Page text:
His Highness Sheikh Khalifa bin Zayed Al Nahyan, the President of the United Arab Emirates, approved Federal Decree-Law on Protection of Personal Data (PDPL) in November 2021. It complies with several other data protection laws that have been drafted and enacted in other countries. The law governs the data privacy and the rights of UAE citizens over how they choose to share their data with others.
The law is intended to protect any data related to a specific natural person or related to a natural person that can be identified directly or indirectly by linking the data.
The UAE Personal Data Protection Law applies to:
- an individual who resides or has a place of business in the UAE
- any business in the UAE which processes the Personal Data of individuals, whether those individuals are located inside or outside the UAE
- any business located outside the UAE that processes the Personal Data of individuals who are located inside the UAE.
Certain entities are exempted from the provisions of the new law, such as government data, public entities’ data, health and credit data subject to their own dedicated legislation, and most importantly, entities established within the free zones such as the DIFC (Dubai International Financial Center) and ADGM (Abu Dhabi Global Market), which have their own data protection laws.
Businesses that are part of the Dubai International Financial Centre (DIFC) and Abu Dhabi Global Market (ADGM) free zones but process data on behalf of companies that are not a part of the DIFC and ADGM are also covered by the law in limited cases.
Data covered under the law
The PDPL protects all collected personal and sensitive data, of data subjects. The following data is covered under the UAE’s new data protection law:
Name, Voice, Picture, Identification number, Race, Ethnicity, Religion, Sexual preference, Biometric data, Criminal record, Health records and Geographical location.
Rights of data subjects
Under the new PDPL, all users, or data subjects in the UAE have certain rights that a person watching the data is required to keep in mind under all circumstances.
All data subjects have the right to know what data or information has been collected on them. The data subject can also request to know why the data was collected, where the data is stored, what safety precautions are being taken to protect their data, and what actions will be taken in the event of a data breach.
All data subjects have the right to receive all information in a format that is easy to read and can be easily accessed on all major platforms and mediums
All data subjects have the right to restrict the processing of any further data related to them.
All data subjects have the right to request any business (the processor of data), to delete all data that may have been collected on him.
All data subjects have the right to request a data handler (processor) to change, amend or modify data collected on data subjects in case it is outdated, incomplete or incorrect.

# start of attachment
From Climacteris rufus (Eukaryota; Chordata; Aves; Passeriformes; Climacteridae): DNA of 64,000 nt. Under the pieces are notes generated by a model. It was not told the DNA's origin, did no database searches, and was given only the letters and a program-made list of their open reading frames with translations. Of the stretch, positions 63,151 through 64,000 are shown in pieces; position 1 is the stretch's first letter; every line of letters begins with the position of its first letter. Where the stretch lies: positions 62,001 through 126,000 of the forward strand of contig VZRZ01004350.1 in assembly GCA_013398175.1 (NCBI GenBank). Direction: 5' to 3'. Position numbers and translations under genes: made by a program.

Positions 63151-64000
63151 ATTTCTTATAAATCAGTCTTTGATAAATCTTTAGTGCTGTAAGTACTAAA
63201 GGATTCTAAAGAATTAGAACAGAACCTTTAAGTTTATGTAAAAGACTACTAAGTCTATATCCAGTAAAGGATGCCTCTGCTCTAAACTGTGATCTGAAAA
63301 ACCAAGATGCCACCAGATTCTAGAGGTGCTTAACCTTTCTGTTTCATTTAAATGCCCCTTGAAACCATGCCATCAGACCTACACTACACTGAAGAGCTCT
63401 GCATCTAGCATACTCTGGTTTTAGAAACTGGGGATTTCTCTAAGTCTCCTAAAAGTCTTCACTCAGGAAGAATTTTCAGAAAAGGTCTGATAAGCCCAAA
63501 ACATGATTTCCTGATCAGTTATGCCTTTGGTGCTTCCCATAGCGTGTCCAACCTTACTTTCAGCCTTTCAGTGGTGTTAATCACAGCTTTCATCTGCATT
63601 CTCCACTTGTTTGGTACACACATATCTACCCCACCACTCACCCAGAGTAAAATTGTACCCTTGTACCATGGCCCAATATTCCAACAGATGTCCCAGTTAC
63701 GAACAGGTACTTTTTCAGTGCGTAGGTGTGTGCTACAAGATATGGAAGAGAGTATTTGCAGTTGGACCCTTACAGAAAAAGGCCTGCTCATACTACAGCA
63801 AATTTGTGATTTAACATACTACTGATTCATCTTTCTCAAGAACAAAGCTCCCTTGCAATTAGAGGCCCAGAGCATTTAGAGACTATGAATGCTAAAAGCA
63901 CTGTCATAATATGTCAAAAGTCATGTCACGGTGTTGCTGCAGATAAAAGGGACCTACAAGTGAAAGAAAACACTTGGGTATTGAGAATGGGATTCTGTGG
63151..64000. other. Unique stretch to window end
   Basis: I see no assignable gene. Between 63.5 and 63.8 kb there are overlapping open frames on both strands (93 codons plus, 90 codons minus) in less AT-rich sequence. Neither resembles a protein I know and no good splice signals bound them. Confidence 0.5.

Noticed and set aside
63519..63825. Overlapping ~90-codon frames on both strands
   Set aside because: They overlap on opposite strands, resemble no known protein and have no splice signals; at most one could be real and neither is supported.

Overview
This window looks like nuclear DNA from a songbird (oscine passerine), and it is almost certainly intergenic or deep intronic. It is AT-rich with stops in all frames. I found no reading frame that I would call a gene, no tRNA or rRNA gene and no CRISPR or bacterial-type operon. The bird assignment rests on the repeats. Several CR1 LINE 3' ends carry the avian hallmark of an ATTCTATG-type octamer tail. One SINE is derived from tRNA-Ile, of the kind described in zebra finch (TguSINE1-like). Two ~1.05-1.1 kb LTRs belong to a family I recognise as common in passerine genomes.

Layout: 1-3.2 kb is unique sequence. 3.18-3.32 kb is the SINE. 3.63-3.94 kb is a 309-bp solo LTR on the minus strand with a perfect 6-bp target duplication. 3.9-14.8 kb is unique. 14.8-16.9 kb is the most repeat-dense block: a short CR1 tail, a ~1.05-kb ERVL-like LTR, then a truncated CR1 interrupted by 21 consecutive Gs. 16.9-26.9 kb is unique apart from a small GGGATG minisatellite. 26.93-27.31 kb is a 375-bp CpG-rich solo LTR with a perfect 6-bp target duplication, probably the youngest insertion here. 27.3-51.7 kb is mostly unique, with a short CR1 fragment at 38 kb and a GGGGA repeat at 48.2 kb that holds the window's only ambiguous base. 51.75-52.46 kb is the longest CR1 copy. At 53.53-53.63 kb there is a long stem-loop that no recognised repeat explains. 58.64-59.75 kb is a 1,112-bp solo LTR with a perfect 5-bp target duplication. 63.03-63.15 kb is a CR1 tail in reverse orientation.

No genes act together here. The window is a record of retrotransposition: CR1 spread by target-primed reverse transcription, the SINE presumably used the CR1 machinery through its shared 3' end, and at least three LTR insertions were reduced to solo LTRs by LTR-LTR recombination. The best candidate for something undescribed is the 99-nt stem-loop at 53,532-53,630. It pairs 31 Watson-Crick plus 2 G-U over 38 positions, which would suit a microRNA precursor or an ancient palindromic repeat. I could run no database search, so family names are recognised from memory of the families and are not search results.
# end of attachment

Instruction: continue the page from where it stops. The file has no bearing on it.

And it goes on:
The PDPL is not explicit about penalties on companies that are found to be non-compliant with the provisions of the new law.
The Council of Ministers and the courts will impose fines for any business found breaching any of the provisions. Standardized penalties for such breaches apply via Executive Regulation that has been imposed by the UAE Data Office after the law came into effect on January 2, 2022. It will also be applicable to sensitive personal data, like race and philosophical beliefs and biometric data such as fingerprints.
Like GDPR, the DPL will prohibit the processing of personal data without the specific, clear and unambiguous consent of data subjects, given in the form of a clear positive statement or action.
Exceptions to the consent rule, if the processing is necessary to fulfil a contract with a data subject, to comply with legal obligations, or to protect the public interest.
An organisation will have to make clear to data subjects why their personal data is being collected and processed, and will only be able to use personal data for marketing purposes with the consent of data subjects.
Additionally, a new ‘UAE Data Office’, which will regulate and update the DPL, will have the power to exempt other organisations that do not process large amounts of personal data. The office will be responsible for preparing data protection policies, monitoring the application of federal legislation regulating personal data and approving systems for complaints and grievances. It will also issue guidelines for authorities on how to implement the data protection law.
From 2 January, data controllers and processors will have six months to ensure their operations comply with the new law.
Penalties for breaches are not included in the current legislation but will be specified in future executive regulations. It is not yet clear whether the regulations will give the UAE Data Office and courts power to impose fines and other sanctions at their discretion.